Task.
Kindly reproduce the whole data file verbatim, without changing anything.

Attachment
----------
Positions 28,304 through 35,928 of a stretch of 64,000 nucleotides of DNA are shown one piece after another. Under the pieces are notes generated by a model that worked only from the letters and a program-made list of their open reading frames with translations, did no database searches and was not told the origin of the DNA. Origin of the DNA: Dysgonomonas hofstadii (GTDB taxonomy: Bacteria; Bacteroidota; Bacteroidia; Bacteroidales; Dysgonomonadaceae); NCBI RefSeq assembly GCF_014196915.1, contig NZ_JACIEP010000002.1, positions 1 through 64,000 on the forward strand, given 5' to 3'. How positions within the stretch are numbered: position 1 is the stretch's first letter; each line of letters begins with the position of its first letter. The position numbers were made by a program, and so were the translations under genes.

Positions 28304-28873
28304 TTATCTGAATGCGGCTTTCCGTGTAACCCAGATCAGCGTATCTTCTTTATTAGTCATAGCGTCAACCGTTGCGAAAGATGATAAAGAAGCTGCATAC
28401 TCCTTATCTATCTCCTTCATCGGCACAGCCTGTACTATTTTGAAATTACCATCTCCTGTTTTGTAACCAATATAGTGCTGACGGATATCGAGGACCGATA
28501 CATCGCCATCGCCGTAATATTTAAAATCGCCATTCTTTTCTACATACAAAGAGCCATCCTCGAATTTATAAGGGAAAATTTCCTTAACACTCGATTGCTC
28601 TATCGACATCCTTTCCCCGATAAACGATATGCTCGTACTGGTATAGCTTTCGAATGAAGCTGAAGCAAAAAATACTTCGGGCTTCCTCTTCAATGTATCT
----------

Positions 28,304 through 35,928 of a stretch of 64,000 nucleotides of DNA are shown one piece after another. Under the pieces are notes generated by a model that worked only from the letters and a program-made list of their open reading frames with translations, did no database searches and was not told the origin of the DNA. Origin of the DNA: Dysgonomonas hofstadii (GTDB taxonomy: Bacteria; Bacteroidota; Bacteroidia; Bacteroidales; Dysgonomonadaceae); NCBI RefSeq assembly GCF_014196915.1, contig NZ_JACIEP010000002.1, positions 1 through 64,000 on the forward strand, given 5' to 3'. How positions within the stretch are numbered: position 1 is the stretch's first letter; each line of letters begins with the position of its first letter. The position numbers were made by a program, and so were the translations under genes.

Positions 28304-28873
28304 TTATCTGAATGCGGCTTTCCGTGTAACCCAGATCAGCGTATCTTCTTTATTAGTCATAGCGTCAACCGTTGCGAAAGATGATAAAGAAGCTGCATAC
28401 TCCTTATCTATCTCCTTCATCGGCACAGCCTGTACTATTTTGAAATTACCATCTCCTGTTTTGTAACCAATATAGTGCTGACGGATATCGAGGACCGATA
28501 CATCGCCATCGCCGTAATATTTAAAATCGCCATTCTTTTCTACATACAAAGAGCCATCCTCGAATTTATAAGGGAAAATTTCCTTAACACTCGATTGCTC
28601 TATCGACATCCTTTCCCCGATAAACGATATGCTCGTACTGGTATAGCTTTCGAATGAAGCTGAAGCAAAAAATACTTCGGGCTTCCTCTTCAATGTATCT